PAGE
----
Generally speaking, degenerative disc treatment suggestions have to be understood with the knowledge that there are significant changes in the spine as we age. Specifically, there is a drying up of the disc material and of the lubrication of the joint fluid in the facet joints. To clarify, the facet joints are the row of small joints on each side of the spinal canal, which together with the discs as a unit give the spine its mobility.
In particular, with degenerative changes there are bone spurs, there is loss of joint space and a general stiffening and a painful decrease of range of motion. Ultimately these changes can eventually be seen on X-rays and the drying out of the discs, called “desiccation” can be visualized on an MRI scan. Obviously, to prevent this from happening prematurely fitness walking, stretching exercises and mild to moderate weight training programs are useful.
Premature degenerative changes
However, heavy weight training, conversely, can accelerate the wearing out of the facet joints and discs thus leading to premature degenerative changes. Similarly, multiple sports injuries, car accidents or fights will also accelerate this type of degenerative arthritis, typically with a 5 to 10 year delay following a back injury.
Furthermore, anti-inflammatory medication such as the COX-2 inhibitors or regular non-steroidal anti-inflammatories will help to control the inflammation and allow the patient to do the gentle reconditioning that is required. In conclusion, heat treatment, acupuncture and massage treatments and swimming are all useful therapeutic modalities.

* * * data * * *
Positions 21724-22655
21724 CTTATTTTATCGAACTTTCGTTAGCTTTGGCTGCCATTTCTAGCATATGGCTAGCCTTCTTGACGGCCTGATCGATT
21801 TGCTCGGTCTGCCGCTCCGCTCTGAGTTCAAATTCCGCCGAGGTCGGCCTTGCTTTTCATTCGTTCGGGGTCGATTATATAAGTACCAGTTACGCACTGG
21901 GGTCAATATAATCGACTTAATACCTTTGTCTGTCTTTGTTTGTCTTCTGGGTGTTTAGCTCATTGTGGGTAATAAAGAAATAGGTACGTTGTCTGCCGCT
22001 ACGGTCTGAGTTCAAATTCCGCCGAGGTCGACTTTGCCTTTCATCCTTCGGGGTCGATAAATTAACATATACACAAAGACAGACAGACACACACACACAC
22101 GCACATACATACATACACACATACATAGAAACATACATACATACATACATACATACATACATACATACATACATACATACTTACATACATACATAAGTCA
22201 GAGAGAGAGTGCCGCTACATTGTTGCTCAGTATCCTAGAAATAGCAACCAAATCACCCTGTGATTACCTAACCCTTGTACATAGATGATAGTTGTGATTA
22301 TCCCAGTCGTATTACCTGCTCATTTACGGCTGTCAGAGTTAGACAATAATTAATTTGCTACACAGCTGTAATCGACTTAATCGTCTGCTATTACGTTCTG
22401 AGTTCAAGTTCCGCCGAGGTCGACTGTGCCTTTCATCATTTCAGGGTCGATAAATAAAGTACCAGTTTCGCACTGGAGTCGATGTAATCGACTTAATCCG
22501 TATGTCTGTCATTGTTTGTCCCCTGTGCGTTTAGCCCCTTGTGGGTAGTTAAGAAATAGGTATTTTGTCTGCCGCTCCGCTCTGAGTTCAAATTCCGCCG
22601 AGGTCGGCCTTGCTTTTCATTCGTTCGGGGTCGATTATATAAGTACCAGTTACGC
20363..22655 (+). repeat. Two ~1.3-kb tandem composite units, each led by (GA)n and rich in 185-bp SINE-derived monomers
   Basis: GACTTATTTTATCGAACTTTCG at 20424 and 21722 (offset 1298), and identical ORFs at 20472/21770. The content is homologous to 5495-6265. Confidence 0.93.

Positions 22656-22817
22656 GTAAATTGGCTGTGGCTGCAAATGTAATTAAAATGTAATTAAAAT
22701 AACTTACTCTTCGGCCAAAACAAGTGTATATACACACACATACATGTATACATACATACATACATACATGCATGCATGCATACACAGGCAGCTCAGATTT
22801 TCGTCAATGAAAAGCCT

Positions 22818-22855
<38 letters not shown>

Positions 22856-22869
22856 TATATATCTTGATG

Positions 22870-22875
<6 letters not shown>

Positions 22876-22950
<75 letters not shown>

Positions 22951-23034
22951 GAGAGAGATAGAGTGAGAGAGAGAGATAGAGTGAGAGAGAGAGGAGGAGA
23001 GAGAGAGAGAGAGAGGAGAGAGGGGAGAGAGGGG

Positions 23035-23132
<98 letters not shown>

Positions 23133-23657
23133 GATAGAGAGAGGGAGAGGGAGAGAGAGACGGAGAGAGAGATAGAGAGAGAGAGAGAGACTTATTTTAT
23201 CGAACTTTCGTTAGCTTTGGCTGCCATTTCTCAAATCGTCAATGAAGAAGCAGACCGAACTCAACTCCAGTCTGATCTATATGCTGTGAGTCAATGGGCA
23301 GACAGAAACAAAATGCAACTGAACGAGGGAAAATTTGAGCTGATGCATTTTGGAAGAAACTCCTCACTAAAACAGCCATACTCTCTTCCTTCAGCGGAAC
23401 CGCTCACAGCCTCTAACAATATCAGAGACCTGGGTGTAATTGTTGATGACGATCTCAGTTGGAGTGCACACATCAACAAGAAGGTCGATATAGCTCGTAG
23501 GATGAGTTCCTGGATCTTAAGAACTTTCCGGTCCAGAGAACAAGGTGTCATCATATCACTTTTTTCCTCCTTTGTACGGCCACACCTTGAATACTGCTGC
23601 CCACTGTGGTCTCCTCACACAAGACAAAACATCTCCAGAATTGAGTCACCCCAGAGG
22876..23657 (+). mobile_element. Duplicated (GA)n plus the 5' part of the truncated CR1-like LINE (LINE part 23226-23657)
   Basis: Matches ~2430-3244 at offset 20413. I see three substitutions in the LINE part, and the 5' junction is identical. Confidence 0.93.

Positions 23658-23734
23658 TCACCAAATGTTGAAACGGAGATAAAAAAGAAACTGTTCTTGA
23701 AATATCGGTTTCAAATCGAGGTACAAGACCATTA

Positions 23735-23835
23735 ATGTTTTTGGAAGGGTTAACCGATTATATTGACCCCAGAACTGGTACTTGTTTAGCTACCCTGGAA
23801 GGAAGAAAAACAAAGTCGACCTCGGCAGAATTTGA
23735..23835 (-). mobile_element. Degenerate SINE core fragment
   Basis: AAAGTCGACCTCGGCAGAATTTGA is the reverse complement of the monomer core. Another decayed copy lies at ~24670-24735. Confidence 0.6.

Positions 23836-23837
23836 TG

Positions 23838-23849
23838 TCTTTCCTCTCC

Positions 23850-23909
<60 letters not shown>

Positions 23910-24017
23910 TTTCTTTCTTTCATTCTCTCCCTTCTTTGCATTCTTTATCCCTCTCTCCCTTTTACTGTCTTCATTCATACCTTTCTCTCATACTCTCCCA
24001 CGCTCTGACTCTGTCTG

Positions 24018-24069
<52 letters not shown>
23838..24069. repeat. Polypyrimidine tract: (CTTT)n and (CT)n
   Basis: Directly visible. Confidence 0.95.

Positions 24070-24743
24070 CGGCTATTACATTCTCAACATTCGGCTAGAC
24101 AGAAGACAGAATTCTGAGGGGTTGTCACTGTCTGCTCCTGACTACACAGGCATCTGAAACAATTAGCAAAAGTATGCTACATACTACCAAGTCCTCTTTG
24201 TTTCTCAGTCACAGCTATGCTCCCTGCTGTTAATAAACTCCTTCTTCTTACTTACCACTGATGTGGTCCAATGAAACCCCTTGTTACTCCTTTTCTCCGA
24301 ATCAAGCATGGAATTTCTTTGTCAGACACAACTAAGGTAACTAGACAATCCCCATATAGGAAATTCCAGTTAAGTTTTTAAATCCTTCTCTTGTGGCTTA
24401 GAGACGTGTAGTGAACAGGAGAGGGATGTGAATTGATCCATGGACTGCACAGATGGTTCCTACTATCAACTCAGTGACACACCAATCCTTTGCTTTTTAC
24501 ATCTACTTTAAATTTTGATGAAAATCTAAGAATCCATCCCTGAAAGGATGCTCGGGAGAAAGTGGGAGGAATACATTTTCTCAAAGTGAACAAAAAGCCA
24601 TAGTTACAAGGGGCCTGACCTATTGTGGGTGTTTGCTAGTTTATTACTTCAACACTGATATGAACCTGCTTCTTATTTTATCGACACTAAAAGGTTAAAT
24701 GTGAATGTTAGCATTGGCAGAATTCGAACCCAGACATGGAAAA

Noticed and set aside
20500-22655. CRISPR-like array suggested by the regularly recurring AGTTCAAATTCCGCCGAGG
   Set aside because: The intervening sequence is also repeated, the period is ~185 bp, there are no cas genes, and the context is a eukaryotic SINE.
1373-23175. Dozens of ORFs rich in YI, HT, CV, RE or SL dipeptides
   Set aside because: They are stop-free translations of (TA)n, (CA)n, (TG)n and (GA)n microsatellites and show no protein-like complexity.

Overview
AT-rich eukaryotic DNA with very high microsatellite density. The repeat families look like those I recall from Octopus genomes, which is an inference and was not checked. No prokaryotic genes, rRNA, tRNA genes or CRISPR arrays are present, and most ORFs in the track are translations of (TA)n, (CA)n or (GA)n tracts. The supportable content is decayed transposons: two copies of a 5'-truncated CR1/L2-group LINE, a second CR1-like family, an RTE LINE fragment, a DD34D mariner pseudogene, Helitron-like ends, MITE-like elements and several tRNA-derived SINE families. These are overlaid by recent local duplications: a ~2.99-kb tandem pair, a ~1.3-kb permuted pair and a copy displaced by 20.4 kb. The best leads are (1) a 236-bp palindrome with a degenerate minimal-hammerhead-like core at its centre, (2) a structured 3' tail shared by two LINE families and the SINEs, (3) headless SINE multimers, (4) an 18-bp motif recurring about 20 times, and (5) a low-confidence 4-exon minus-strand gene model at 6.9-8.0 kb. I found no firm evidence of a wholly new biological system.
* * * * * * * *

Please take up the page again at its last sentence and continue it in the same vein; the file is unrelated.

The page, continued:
End stage degenerative arthritis
However, for the most part in more severe cases where the degeneration of the facet joints has progressed to the point that bone rubs on bone, surgery may be indicated. Similarly, when the disc material has been thinned out to the point where one vertebral body almost rubs on the other, this, too, would require back surgery. Typically, the surgeon takes a bone graft from the pelvic bone and fuses the degenerative joint or the disc space. That is to say, in medical circles it is called “spinal fusion surgery”. Indeed, the orthopedic or neurosurgeon will be able to advise whether or not this is an option in a particular patient. Every patient has to be judged according to the individual circumstances.
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